(where I stick my neck out for the kill)
Perhaps it’s all the sci-fi that I have been reading. Or perhaps the end-year positivity. Or even the fact that I’ve been spending so much time on my own lately. But at any rate, I have been thinking a lot about technology and what the next few years might promise.
I must start off with a thought stolen from Ray Kurzweil, who argues that humans are notoriously bad at projecting the future. In historical analysis, technological change is growing exponentially, which I guess is very counterintuitive for us. But first we should shed the knee-jerk reaction that says technology is a bad thing and that you want a cellphone with fewer features. (But that’s a drop in the ocean.) Human-technological interaction is older than you dare imagine and was already far on it’s way up the logarithmic curve when we invented the wheel. Fire, space stations and walking sticks are all facets of the same inescapable truth: technology, in all its forms, exists because of us, and we stand where we stand because of it. We can escape to nature at any time, but the onslaught of technological change is irreversible.
Back to Kurzweil, we should remember that looking ahead by looking at our immediate past is fallacious. Rather, we have to look ahead by comparing it to all of our history. And our history tells us everything is speeding up. Microprocessor density and bandwidth and information access and computational power and communicational capacities are all going up, up, up. And they’re doing it fast.
It’s foolish to guess exactly where we will be ten years from now, but I dare venture into a few modest assumptions which I would be ready to invest (time/money) in:
- The distinction between online and offline will be the first to fall. The concept of non-online work is already difficult to conceive, and perhaps (the somewhat elusive promise of) 4G and Wi-Max will solve the issue once and for all.
- Matter/places becomes information-rich. Cities pre-tagged for tourists, meta-data rich grocery shelves, intelligent invisible signs tell you where to throw your garbage, restaurant menus and reviews when you approach the places. It gives the concept of contextual information a whole new level of interestingness. (This is why Apple’s recent deal with Starbucks is so much more than meets the eye. It’s a first step.)
- Information capture becomes pervasive. Everything (we want) is saved, captured, logged & organized. Cameras in our clothes, cars, glasses. GPSs weaved into our shirts. Every file you ever work on, with it’s infinite revisions, is saved. Everything is kept (and shared in real-time if you want).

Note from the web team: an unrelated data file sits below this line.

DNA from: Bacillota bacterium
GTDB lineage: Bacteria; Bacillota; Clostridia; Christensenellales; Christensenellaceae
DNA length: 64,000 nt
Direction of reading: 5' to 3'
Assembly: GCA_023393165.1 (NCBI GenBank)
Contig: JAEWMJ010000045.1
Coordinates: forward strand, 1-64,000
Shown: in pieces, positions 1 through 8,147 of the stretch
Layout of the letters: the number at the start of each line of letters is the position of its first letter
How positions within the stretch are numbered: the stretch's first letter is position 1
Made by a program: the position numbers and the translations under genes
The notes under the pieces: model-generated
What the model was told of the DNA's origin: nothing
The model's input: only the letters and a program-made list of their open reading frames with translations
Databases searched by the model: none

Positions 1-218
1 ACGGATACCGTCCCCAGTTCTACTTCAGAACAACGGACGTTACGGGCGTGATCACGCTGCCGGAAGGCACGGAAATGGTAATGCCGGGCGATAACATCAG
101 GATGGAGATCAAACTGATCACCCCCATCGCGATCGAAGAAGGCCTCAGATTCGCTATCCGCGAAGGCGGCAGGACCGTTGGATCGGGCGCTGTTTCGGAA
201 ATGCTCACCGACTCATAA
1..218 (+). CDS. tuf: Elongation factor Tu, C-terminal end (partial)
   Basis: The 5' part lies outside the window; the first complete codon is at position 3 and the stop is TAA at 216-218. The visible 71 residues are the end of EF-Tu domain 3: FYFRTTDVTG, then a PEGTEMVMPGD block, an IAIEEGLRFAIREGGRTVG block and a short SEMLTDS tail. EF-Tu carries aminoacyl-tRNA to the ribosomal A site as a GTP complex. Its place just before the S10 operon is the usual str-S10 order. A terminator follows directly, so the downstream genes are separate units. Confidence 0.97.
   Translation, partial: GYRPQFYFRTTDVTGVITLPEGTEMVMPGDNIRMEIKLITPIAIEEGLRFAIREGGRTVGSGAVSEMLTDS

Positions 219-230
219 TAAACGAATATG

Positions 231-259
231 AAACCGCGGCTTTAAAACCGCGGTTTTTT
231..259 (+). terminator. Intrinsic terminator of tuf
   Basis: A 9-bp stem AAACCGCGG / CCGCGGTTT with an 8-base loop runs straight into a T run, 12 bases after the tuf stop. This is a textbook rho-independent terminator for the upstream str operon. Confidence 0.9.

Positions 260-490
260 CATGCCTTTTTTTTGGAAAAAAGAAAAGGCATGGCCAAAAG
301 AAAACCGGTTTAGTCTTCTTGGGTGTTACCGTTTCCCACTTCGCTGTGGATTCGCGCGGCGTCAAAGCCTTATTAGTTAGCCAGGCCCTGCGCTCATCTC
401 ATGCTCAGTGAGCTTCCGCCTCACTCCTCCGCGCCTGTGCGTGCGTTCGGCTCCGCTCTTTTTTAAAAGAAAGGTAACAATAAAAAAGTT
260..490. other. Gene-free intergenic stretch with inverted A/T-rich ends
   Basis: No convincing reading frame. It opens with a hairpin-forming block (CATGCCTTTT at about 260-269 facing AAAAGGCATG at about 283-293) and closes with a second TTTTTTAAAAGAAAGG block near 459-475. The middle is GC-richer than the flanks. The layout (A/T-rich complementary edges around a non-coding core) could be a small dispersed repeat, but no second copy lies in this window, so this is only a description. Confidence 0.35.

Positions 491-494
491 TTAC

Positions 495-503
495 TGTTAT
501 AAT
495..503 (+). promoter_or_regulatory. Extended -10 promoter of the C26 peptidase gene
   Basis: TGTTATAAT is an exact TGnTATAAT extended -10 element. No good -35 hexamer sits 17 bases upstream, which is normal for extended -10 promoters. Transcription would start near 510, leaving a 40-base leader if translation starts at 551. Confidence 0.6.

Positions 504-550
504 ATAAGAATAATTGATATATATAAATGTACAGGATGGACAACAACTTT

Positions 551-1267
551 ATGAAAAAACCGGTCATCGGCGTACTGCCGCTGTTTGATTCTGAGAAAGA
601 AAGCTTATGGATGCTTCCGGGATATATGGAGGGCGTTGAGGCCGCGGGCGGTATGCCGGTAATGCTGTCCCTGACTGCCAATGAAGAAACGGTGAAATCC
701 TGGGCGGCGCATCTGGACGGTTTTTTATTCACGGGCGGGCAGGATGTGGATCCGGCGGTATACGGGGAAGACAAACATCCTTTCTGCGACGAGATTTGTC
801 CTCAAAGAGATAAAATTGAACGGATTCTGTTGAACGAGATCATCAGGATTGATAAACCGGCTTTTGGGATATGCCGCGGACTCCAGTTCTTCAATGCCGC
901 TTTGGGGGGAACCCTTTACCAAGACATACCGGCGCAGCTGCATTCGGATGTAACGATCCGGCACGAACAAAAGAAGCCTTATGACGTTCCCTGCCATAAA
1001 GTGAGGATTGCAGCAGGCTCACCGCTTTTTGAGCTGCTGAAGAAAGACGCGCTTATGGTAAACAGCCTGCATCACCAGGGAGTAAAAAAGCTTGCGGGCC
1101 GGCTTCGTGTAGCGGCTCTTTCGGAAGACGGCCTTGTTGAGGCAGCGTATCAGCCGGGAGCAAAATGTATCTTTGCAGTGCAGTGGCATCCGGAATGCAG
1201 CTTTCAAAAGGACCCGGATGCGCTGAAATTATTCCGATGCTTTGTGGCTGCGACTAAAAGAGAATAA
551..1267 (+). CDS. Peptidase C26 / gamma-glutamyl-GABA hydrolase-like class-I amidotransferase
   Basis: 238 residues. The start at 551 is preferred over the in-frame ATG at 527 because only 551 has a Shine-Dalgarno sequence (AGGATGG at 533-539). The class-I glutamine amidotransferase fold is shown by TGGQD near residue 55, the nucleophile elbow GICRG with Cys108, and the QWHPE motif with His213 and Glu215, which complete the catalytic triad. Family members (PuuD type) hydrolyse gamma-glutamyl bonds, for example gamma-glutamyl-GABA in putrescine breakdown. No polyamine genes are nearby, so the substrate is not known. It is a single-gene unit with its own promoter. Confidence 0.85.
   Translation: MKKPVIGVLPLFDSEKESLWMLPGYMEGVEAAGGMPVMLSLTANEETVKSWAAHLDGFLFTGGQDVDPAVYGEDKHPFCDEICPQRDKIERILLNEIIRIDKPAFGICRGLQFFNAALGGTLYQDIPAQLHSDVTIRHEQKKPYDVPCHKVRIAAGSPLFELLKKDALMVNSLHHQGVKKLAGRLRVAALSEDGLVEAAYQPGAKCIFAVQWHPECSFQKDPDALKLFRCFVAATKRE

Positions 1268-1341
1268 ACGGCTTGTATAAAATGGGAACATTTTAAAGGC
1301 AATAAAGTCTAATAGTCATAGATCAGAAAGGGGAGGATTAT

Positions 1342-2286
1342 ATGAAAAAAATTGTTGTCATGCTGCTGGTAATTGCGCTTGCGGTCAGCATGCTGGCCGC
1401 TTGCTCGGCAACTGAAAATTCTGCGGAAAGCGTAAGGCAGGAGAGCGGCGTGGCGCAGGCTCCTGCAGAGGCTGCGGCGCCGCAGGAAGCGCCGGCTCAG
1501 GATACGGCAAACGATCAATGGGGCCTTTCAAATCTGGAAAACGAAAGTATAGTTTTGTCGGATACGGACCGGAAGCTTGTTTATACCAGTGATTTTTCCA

- Information access becomes a continuous process. A few years ago we googled every day, today we google every hour. I google from my cellphone continuously already. Take it from there.
- The ubiquity and richness of interpersonal communication will approach that of real-life, regardless of distance. While prices keep approaching zero, we’ll be able to literally feel and touch each other from anywhere.
- Web services become invisible; and bridge the online/offline gap. Photos transparently go to Flickr (geotagged), spreadsheets coexist automatically on Google documents, your desktop is your desktop anywhere you want.
- Games become unbelievably immersive. HD video-walls, projected 3D sound, true haptics, complete motion detection. The technology is mostly here already, the prices just needs to drop to the hundreds.
- People-oriented tools & services will communicate intelligently. When a Facebook friend changes her phone number, the address book on your mobile phone will update instantly and transparently. You won’t even notice.
- A second revolution in corporate web solutions. Your bank website will be less like Citi.com and more like Wesabe.com. Make is social where relevant, make what matters shared.
- Personal area networks will tie our gadgets together to share status, bandwidth and processing power. Your phone will soon be as fast as the laptop you’re sitting in front. It’s CPU could be very useful.
- Transparency wins. More open profiles, more shared lists and tastes, more real names.
- Information wins. More sources, more writers, more choices. Everyone’s a blogger,
- A generation grown up on the OLPC (and it’s offspring) will start writing software, learn about e-commerce, wanting peripherals, publishing, consuming, hacking. That’s a lot of people.
- Internet starts learning. Kevin Kelly said it well. Like Last.fm is now the largest database of correlation between different artists, based purely on the tracking of anonymous habits, imagine the internet knowing more and more about everything. Including itself. Soon.This is of course moderate stuff, half of which could be done today if the right people got together. Nonetheless, it’s just the beginning.